Another goal was to make the Bible more accessible and inviting to newcomers. When Chung converted to Christianity, he was given a King James Bible and found himself intimidated by its density, thin pages, and small print.
“He just didn’t know where to start,” Ye-Chung said. “The great thing about art is it makes you think and respond in some way, and that’s our main focus: How we can create imagery that’s going to make you think deeper and respond emotionally and spiritually.”” The great thing about art is it makes you think and respond in some way, and that’s our main focus: How we can create imagery that’s going to make you think deeper and respond emotionally and spiritually. “
Bryan Ye-Chung, co-founder of Alabaster Co.
Alabaster, which has the tagline “The Bible Beautiful,” has so far released seven books from the Bible: the four Gospels, Psalms, Proverbs, and Romans. The company has also been growing quickly since its launch in 2016. It sold 5,000 books in 2017 and 10,000 in 2018, and aims to sell 30,000 in 2019, Ye-Chung said. Softcover editions sell for $30 to $38 each and hardcover editions for $70 each.
At the beginning, it took Alabaster about six months to bring a book from concept to reality. Ye-Chung said the team would print out every page from a book of the Bible and paste the pages on the wall, drawing connections between different parts of the text and figuring out which photos or designs would work best. Now, that process takes three to four months.
Looking through the books, sometimes it’s obvious why a certain photo was selected, and other times it’s not immediately clear how the chosen photo relates to the text.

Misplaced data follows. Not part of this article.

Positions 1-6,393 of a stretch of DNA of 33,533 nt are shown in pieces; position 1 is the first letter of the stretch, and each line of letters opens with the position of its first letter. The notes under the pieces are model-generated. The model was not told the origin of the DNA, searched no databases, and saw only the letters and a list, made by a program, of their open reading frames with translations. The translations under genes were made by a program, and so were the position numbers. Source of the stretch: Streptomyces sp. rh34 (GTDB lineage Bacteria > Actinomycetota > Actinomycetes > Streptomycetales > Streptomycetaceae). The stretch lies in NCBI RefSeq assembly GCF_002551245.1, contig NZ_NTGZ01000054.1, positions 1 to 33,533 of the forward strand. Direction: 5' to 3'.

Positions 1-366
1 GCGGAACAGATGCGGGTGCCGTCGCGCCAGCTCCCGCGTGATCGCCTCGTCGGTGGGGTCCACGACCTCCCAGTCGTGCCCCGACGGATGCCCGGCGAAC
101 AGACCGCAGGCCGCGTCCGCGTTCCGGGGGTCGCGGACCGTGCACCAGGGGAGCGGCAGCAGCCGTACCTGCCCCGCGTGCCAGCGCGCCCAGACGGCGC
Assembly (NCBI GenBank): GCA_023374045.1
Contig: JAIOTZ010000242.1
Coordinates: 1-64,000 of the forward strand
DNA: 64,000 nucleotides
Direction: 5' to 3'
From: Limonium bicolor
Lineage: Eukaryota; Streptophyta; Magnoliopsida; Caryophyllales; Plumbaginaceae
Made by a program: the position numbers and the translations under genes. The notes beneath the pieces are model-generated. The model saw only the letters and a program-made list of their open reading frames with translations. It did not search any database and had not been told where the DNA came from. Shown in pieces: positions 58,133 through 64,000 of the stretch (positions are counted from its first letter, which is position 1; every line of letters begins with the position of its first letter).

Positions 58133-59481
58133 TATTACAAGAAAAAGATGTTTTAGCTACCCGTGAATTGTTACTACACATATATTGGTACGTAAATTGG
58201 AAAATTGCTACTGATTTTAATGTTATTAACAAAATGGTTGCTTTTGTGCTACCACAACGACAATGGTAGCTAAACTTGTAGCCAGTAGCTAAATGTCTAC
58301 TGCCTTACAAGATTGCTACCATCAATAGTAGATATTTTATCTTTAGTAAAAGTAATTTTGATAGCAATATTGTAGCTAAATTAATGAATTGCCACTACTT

“Our design tries to highlight literary structures in the Bible that people may not necessarily see when they’re reading it,” Ye-Chung said, adding, “We’re trying to create images that aren’t necessarily literal. You’re not going to see ancient images or shepherds in our books. It’s really meant to make you think.”
The images may be designed to make readers think, but they are also designed to be beautiful, and to fit into a certain aesthetic popularized by Instagram: Many photos posted on the platform feature perfectly-arranged, color-coordinated tableaux, so gorgeous that they look almost unreal.
Alabaster Co.Sometimes entire pages in Alabaster’s Bible books are devoted to photos.
For Noble, of Oklahoma Baptist University, this raises questions about the intention behind incorporating imagery into the Bible.
“What I would wonder about is, what exactly are the images they’re choosing to go along with the text?” Noble said. “Are these images drawing us towards contemplation of passages of Scripture? If they are, that’s a good thing.”